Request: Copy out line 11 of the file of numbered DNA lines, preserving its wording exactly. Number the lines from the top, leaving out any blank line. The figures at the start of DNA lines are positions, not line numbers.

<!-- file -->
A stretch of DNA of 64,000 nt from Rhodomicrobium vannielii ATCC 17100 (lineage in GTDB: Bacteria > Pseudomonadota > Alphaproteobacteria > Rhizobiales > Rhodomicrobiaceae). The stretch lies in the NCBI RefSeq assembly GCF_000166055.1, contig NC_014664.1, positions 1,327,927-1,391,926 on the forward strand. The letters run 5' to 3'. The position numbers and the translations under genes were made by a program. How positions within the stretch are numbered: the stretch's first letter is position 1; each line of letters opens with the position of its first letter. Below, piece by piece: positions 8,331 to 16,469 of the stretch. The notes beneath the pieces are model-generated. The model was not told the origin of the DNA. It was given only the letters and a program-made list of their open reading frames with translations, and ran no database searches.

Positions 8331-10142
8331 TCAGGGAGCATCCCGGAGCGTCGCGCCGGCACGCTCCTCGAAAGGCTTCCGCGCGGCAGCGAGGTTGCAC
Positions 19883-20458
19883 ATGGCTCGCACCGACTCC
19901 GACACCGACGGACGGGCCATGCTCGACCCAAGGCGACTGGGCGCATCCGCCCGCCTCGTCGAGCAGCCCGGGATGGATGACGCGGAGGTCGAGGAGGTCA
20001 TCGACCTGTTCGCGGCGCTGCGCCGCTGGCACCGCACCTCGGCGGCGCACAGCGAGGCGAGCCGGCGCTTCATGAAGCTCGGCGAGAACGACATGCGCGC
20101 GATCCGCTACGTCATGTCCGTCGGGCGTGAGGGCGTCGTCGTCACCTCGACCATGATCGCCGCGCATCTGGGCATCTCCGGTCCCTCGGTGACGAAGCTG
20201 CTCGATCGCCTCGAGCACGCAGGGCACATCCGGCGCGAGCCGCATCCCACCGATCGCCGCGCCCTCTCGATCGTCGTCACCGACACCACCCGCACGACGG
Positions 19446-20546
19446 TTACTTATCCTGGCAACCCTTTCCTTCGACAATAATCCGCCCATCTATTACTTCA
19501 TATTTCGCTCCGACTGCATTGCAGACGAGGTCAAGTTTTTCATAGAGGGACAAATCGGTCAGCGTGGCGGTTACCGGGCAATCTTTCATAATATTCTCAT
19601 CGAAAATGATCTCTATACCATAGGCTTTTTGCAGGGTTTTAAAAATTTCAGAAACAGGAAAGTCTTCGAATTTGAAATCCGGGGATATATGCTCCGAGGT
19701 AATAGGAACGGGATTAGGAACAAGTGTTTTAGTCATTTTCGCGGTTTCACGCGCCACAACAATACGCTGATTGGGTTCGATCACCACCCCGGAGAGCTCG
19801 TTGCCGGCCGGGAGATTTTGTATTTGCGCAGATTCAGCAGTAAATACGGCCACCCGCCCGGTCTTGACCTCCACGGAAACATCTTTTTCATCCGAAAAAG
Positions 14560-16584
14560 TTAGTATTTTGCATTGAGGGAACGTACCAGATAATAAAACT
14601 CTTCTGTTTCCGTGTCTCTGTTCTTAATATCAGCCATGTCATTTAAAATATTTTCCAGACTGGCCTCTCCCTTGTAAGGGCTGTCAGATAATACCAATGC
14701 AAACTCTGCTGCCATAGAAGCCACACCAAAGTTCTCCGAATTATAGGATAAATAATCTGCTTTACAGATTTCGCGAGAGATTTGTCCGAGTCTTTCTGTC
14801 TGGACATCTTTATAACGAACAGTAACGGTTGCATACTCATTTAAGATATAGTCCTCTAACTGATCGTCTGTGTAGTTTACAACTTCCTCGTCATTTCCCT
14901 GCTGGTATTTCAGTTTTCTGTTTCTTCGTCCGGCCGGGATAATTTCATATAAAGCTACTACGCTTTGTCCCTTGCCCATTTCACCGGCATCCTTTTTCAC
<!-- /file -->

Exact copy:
19446 TTACTTATCCTGGCAACCCTTTCCTTCGACAATAATCCGCCCATCTATTACTTCA